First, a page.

Elizabeth Banks is hardly recognizable as Effie Trinket, the District 12 escort that leads the Reaping ceremony and guides Katniss and Peeta through the Capitol with a complete sense of detachment, focused on the pleasures of a nice dessert and completely unaware that the two teenagers with her will soon, most likely, be dead. And Woody Harrelson is perfect as Haymitch Abernathy, District 12 winner of the 50th Hunger Games, who is along to serve as Katniss and Peeta’s mentor, giving them advice on how to survive.
However, while introduced as a drunken mess, what’s missing is why Haymitch is the way he is. It’s a perfect example of how audience members that read the book will have a leg up on those that didn’t. Haymitch’s background is largely unexplored and while it may be easy enough for many to understand why he is the way he is, any kind of real connection to the character and most of the characters for that matter, is only a surface level introduction, which is more than enough to make for an entertaining film, but not enough to become fully invested.
Stanley Tucci as “Hunger Games” master of ceremonies Caesar Flickman is perfect and Lenny Kravitz as Cinna, a Hunger Games stylist, adds a little heart to Katniss’s preparation for battle. It’s impossible to point a finger at any of the members of the cast and say they didn’t fulfill their duties and Lawrence in the lead is just as good, presenting a strong-willed combatant, as well as those small moments you can see glimmers of her inspiring what is to come over the course of the next two films. Or that’s just me, once again reading into things having read the books.
Visually, Ross paints the film with harsh grey tones, washing a lot of the color out of most scenes, which contrasts well with the bright colors of the Capitol and the greens of the Hunger Games arena. I do wish he hadn’t been so interested in using handheld camerawork as the film is often marred with a shaky image, which is noticeable early in an opening montage introducing life in District 12 where it was so helter-skelter it almost appeared the cameraman was slipping on ice while filming. I understand this is meant to give the audience a sense of “being there” but it felt as if I was having a seizure.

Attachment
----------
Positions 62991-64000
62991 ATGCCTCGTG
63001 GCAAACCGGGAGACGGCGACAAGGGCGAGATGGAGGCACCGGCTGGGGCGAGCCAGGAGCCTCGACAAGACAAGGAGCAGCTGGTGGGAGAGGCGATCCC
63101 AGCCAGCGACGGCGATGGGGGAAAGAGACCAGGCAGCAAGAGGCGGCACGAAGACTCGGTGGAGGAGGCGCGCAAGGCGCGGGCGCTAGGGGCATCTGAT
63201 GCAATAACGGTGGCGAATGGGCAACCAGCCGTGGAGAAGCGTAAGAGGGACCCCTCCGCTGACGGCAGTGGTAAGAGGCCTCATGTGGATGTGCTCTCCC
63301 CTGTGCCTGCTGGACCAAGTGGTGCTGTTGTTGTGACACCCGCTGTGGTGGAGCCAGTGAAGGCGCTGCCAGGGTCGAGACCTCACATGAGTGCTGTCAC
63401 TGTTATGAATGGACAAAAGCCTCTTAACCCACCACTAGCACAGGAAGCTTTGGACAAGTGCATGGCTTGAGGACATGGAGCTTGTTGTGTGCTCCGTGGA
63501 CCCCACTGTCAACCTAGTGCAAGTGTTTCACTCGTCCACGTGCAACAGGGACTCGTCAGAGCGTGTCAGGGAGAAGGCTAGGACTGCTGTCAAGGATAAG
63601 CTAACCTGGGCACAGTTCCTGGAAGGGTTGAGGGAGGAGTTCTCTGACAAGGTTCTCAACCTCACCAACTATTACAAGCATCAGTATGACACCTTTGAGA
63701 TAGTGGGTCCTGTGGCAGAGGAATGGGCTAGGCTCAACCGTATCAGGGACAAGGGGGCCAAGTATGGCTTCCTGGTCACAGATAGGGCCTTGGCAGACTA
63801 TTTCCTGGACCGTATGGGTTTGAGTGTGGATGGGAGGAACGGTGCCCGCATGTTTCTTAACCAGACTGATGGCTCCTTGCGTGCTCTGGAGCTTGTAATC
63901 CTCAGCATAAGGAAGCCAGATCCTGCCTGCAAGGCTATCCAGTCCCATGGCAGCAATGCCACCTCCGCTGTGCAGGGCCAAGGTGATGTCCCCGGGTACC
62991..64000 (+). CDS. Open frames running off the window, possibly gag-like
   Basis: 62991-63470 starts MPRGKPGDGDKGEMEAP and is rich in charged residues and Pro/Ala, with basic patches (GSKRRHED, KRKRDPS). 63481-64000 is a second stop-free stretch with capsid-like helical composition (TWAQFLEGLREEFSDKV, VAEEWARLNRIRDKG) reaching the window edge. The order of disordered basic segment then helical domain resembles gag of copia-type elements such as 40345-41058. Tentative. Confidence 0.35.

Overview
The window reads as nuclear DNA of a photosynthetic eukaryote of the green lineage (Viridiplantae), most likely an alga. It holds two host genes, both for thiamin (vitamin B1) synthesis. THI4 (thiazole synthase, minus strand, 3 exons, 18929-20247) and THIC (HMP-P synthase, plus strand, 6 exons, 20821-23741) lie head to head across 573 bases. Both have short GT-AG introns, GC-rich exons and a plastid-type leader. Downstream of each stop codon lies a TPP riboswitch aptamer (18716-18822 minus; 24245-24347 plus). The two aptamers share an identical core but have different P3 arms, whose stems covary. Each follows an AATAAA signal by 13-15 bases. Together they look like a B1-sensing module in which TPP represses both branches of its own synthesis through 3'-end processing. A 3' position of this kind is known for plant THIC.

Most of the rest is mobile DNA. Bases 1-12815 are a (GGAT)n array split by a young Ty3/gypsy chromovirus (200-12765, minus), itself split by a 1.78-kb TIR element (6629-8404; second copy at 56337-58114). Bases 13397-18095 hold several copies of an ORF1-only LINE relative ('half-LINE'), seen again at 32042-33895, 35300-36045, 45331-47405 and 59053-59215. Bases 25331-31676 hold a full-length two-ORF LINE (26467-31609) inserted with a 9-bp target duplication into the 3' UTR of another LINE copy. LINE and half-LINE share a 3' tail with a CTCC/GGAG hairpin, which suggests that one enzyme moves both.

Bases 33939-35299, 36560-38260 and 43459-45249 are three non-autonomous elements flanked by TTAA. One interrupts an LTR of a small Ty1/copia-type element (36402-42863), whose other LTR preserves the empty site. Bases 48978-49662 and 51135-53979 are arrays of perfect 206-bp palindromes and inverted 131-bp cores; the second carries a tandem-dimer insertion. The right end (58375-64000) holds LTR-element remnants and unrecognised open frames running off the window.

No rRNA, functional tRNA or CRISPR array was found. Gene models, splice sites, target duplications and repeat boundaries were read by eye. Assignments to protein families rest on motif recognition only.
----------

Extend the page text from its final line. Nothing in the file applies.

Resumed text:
The visual effects were also a bit disappointing, particularly a moment where Katniss’s dress is meant to simulate fire and other moments of CG landscape that really stood out not for their quality, but for their lack of realism. This, however, also presents a chance to make another point. The effects aren’t as important as the story, and if anything, The Hunger Games proves you don’t need to spend $250 million on special effects as long as you have a good story.
The Hunger Games will certainly play better to audiences that have read the books. Gaps in character back-story can be filled in where the film is lacking. Yet, things will begin to fall into place with future installments and as a complete trilogy of films The Hunger Games could prove to be the start of something big, laying the groundwork for a fantastic franchise. One thing is for certain, even though this film runs for 142 minutes, I just as easily could have sat through another 142 minutes where I anticipate the political aspects of the story will begin to take hold and will hopefully give me reason to return to The Hunger Games as the first piece of a grander puzzle.
If anything, be sure to see The Hunger Games now as things should only get better in the future.